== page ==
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Publication numberUS6160789 A
Publication typeGrant
Application numberUS 09/142,886
Publication dateDec 12, 2000
Filing dateMar 19, 1997
Priority dateMar 19, 1996
Fee statusPaid
Also published asCA2249255A1, CA2249255C, CN1136564C, CN1214144A, DE69704854D1, DE69704854T2, EP0888615A1, EP0888615B1, WO1997035307A1
Publication number09142886, 142886, US 6160789 A, US 6160789A, US-A-6160789, US6160789 A, US6160789A
InventorsNigel Christopher Abraham
Original Assignee3Dcd, L.L.C.
Export CitationBiBTeX, EndNote, RefMan
External Links: USPTO, USPTO Assignment, Espacenet
Optical data storage disc
US 6160789 A
Abstract
An optical data storage disc having a first component disc formed over one side with a pattern of indentations defining digital data, the indented side of the first component disc being provided with a reflective coating, and a second component disc being bonded to the indented side of the first component disc. The second component disc carries a surface relief pattern having continuous variations in depth over a range of depths, and defining a holographic, or other optically variable, image.
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Claims(24)
I claim:
1. An optical data storage disc comprising a first component disc formed over one side with a pattern of indentations defining digital data, the indented side of said first component disc being provided with a reflective coating, and a second component disc bonded to said indented side of said first component disc and imparting strength and rigidity to said first component disc, with said second component disc carrying a surface relief pattern having continuous variations in depth over a range of depths and defining a holographic image.
2. An optical data storage disc as claimed in claim 1, wherein said surface relief pattern of said second component disc is provided with a reflective coating.
3. An optical data storage disc as claimed in claim 1 wherein said surface relief pattern of said second component disc is formed directly into that side of the second component disc which faces said first component disc.
4. An optical data storage disc as claimed in claim 1 wherein that said surface relief pattern is formed into the surface of a coating applied to one side of said second component disc.
5. An optical data storage disc as claimed in claim 4, wherein said surface relief pattern is embossed into said coating applied to one side of said second component disc.
6. An optical data storage disc as claimed in claim 4 wherein said coated surface faces towards said first component disc.
7. An optical data storage disc as claimed in claim 4 characterised in that said coated surfaces faces away from said first component disc.
8. An optical data storage disc as claimed in claim 7, said coating is further coated with an outer, protective layer.
9. An optical data storage disc as claimed in claim 1 wherein the side of said second component disc (12) facing said first component disc is formed with a pattern of indentations defining digital data.
10. An optical data storage disc as claimed in claim 9, wherein said digital data patterns of said first and said second component discs are readable from the same side of said disc.
11. An optical data storage disc as claimed in claim 10, wherein said digital data pattern of said first component disc is provided with a semi-reflective coating.
12. An optical data storage disc as claimed in claim 9, wherein said digital data patterns of said first and said second component discs are readable from opposite sides of said disc.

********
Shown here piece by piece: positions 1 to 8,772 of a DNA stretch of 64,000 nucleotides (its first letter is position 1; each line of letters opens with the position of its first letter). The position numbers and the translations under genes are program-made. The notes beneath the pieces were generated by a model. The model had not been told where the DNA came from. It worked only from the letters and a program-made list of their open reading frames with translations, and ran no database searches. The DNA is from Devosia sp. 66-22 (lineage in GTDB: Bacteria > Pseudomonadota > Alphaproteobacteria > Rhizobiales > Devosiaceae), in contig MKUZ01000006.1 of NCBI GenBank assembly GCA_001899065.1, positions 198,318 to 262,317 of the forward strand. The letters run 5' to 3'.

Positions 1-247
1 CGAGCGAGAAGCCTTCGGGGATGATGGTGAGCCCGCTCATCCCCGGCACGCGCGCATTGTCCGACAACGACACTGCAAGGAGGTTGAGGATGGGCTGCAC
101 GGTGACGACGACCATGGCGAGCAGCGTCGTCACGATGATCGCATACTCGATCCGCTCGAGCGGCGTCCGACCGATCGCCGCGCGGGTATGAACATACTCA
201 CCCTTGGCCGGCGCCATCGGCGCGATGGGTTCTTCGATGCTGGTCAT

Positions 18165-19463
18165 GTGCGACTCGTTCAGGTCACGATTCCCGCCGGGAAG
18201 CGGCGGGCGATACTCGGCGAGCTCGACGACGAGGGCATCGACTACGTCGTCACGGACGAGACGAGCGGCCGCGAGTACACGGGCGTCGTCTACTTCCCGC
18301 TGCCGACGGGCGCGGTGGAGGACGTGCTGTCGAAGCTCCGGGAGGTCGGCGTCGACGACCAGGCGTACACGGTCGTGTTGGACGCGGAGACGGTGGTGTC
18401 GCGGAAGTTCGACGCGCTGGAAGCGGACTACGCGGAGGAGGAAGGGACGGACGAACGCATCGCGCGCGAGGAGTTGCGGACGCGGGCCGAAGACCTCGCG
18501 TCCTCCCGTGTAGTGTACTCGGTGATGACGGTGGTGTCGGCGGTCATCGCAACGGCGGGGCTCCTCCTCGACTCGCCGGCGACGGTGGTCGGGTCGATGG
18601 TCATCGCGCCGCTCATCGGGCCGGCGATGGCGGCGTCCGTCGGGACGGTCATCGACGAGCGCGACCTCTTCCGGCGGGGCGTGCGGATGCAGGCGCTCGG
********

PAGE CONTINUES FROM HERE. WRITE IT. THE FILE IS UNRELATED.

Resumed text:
13. An optical data storage disc as claimed in claim 1, wherein an outer surface of at least one of said component discs is formed with a surface relief defining a hologram.
14. An optical data storage disc as claimed in claim 13, wherein the outer surface of said first component disc comprises a coating into which said surface relief is formed and then coated with a semi-reflective layer.
15. An optical data storage disc as claimed in claim 1, wherein said first and second component discs are formed by injection moulding so that said digital data pattern or patterns are moulded therein.
16. An optical data storage disc as claimed in claim 13, wherein the outer surface of said second component disc comprises a coating into which said surface relief is formed and then coated with a semi-reflective layer.
17. An optical data storage disc comprising a first component disc formed over one side with a pattern of indentations defining digital data, the indented side of said first component disc being provided with a reflective coating, and a second component disc bonded to said indented side of said first component disc and imparting strength and rigidity to said first component disc, with said second component disc carrying a surface relief pattern having continuous variations in depth over a range of depths and defining an optically variable image.
18. An optical data storage disc as claimed in claim 17, wherein a side of said second component disc facing said first component disc is formed with a pattern of indentations defining digital data.
19. An optical data storage disc as claimed in claim 18, wherein said digital data patterns of said first component disc and said second component disc are readable from the same side of said disc.
20. An optical data storage disc as claimed in claim 18, wherein said digital data patterns of said first component disc and said second component disc are readable from opposite sides of said disc.
21. An optical data storage disc comprising a first pre-formed component disc formed over one side with a pattern of indentations defining digital data, the indented side of said first pre-formed component disc being provided with a reflective coating, and a second pre-formed component disc being bonded to said indented side of said first pre-formed component disc, with said second pre-formed component disc carrying a surface relief pattern defining an optically variable image and formed over one side with a pattern of indentations defining digital data.